such a legitimate interest in this case.8
  8
    McCarthy does not contest the geographic or temporal scope of the
noncompete agreement, nor does he claim that it lacked consideration.
McCarthy does argue that the district court erred in setting the duration of
the preliminary injunction through August 26, 2004 based on the restric-
tion period provided in the noncompete agreement. However, we decline
to consider this argument because McCarthy failed to argue this below.
See Neal v. Shimoda, 131 F.3d 818, 827 n.11 (9th Cir. 1997).
                    NIKE, INC. v. MCCARTHY                 10811
   McCarthy’s general skills in sales and product development
as well as industry knowledge that he acquired while working
for Nike is not a protectible interest of Nike’s that would jus-
tify enforcement of a noncompete agreement. “It has been
uniformly held that general knowledge, skill, or facility
acquired through training or experience while working for an
employer appertain exclusively to the employee. The fact that
they were acquired or developed during the employment does
not, by itself, give the employer a sufficient interest to support
a restraining covenant, even though the on-the-job training
has been extensive and costly.” Rem Metals Corp. v. Logan,
565 P.2d 1080, 1083 (Or. 1977) (concluding that employer
had failed to show that employee’s training and experience
acquired through his employment as a welder of titanium
castings was a protectible interest that would justify enforce-
ment of a noncompete agreement) (quoting Harlan M. Blake,
Employee Agreements Not to Compete, 73 Harv. L. Rev. 625,
652 (1960)).

   Nonetheless, an employer has a protectible interest in “in-
formation pertaining especially to the employer’s business.”
Id.; see Cascade Exch., Inc. v. Reed, 565 P.2d 1095, 1096 (Or.
1977) (enforcing a noncompete agreement when “the employ-
ees’ work necessarily involved access to plaintiff’s customer
lists, as well as some other specialized information relating to
customers, and employees . . . had frequent and close contacts
with plaintiff’s customers on a personal basis”) (internal quo-
tation marks omitted); North Pac. Lumber, 551 P.2d at 434-35
(upholding a noncompete agreement where the employee had
accumulated information about “the type of lumber which
filled the special needs of the various buyers”); Kelite Prods.,
Inc. v. Brandt, 294 P.2d 320, 322, 329 (Or. 1956) (affirming
lower court’s injunction restraining employees from soliciting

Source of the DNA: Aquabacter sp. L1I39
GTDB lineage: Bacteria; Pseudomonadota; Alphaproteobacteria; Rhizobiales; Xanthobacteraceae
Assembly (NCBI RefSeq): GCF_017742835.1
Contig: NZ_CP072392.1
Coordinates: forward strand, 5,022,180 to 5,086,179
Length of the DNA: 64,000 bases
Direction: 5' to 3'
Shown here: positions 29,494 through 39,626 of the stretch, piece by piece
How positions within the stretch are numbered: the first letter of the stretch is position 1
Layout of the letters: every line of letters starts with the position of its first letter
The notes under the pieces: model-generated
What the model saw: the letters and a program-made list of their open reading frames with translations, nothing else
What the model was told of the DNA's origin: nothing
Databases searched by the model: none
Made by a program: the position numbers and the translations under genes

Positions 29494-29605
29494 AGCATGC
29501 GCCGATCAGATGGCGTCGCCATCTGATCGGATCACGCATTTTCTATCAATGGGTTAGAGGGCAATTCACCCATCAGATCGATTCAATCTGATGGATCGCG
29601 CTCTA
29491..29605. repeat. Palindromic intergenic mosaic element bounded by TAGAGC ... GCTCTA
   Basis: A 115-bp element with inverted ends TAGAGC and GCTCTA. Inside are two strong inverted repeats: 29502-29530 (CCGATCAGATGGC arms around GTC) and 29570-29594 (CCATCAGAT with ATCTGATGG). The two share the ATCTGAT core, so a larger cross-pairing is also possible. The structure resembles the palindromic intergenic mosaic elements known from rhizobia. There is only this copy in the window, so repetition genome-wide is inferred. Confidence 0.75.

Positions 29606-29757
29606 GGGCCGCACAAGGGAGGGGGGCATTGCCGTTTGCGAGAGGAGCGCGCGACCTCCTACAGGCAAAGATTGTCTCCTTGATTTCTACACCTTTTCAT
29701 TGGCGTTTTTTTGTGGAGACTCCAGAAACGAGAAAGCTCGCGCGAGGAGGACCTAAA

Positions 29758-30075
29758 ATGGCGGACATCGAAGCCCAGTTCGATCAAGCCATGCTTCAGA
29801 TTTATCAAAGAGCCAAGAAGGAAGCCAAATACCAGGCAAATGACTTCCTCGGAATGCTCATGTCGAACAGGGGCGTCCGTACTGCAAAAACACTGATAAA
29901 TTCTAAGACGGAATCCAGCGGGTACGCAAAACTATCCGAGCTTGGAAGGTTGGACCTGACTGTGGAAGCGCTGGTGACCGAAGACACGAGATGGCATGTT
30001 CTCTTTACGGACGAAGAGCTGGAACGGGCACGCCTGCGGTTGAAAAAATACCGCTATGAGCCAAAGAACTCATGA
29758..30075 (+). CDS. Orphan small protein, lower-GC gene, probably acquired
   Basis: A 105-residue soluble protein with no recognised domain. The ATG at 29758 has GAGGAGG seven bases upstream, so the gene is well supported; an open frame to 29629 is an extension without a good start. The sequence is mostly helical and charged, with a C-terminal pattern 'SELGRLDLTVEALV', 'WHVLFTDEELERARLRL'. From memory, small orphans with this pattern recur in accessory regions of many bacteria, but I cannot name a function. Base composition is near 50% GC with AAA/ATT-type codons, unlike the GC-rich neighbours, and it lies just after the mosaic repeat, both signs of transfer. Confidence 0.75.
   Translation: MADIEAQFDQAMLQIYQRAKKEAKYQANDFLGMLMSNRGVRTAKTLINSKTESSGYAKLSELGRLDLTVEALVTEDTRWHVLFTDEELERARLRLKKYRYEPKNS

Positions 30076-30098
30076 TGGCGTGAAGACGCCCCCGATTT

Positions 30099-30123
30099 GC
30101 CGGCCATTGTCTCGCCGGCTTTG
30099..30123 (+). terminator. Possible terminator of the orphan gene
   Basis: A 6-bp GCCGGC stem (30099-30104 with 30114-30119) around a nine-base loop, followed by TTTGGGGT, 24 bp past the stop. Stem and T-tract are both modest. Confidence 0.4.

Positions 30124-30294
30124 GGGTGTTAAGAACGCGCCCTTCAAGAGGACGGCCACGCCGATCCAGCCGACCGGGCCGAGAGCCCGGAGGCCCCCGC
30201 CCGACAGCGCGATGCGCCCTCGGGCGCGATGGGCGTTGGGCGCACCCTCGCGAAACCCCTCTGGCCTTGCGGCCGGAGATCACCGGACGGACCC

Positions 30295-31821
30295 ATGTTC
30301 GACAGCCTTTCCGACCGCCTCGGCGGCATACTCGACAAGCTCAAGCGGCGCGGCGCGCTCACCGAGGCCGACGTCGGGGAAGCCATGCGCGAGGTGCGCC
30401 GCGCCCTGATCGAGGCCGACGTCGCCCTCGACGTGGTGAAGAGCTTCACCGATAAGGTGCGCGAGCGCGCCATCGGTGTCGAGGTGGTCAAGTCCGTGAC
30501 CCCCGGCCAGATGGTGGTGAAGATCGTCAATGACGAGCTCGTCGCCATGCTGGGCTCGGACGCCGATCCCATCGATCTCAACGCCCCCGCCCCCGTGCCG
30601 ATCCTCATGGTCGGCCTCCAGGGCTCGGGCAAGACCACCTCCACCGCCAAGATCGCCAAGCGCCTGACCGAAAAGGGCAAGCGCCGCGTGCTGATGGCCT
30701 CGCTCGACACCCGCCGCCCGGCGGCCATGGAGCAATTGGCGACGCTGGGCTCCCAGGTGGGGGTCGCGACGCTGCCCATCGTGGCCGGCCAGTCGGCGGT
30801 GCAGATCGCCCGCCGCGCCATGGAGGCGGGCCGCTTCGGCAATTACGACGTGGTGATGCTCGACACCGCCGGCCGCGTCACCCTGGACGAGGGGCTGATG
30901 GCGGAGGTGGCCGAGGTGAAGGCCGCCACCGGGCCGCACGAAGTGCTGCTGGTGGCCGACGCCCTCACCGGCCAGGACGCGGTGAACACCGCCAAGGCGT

or selling to customers of the former employer when the
employees had access to customer lists that “showed the dates
of purchases made by such customers . . . and the types of
products purchased”).
10812               NIKE, INC. v. MCCARTHY
   Nike has shown that McCarthy acquired information per-
taining especially to Nike’s business during the course of his
employment with Nike. As Brand Jordan’s director of sales,
McCarthy obtained knowledge of Nike’s product launch
dates, product allocation strategies, new product development,
product orders six months in advance and strategic sales plans
up to three years in the future. This information was not gen-
eral knowledge in the industry. For instance, McCarthy was
privy to information about launch dates — the date Nike plans
to introduce a product in the marketplace — for Brand Jordan
shoes up through the spring of 2004. According to the undis-
puted testimony of one of Nike’s executives, if a company
knew its competitor’s launch dates, it could time the launch
dates of its own products to disrupt the sales of its competitor.

   Nevertheless, McCarthy argues that acquisition of confi-
dential information alone is insufficient to justify enforcement
of a noncompete agreement. He contends that Nike must
show actual use or potential disclosure of confidential infor-
mation before a noncompete agreement can be enforced. He
attempts to distinguish Cascade Exchange, North Pacific
Lumber and Kelite as cases in which the employees actually
used the confidential information, for example, to solicit the
former employer’s customers on behalf of the new employer.
See Cascade, 565 P.2d at 1097; North Pac. Lumber, 551 P.2d
at 434; Kelite, 294 P.2d at 322-23. These cases do not suggest
that actual use is required for a noncompete clause to be
enforceable, however. For example, in North Pacific Lumber,
the court stated:

    It is clear that if the nature of the employment is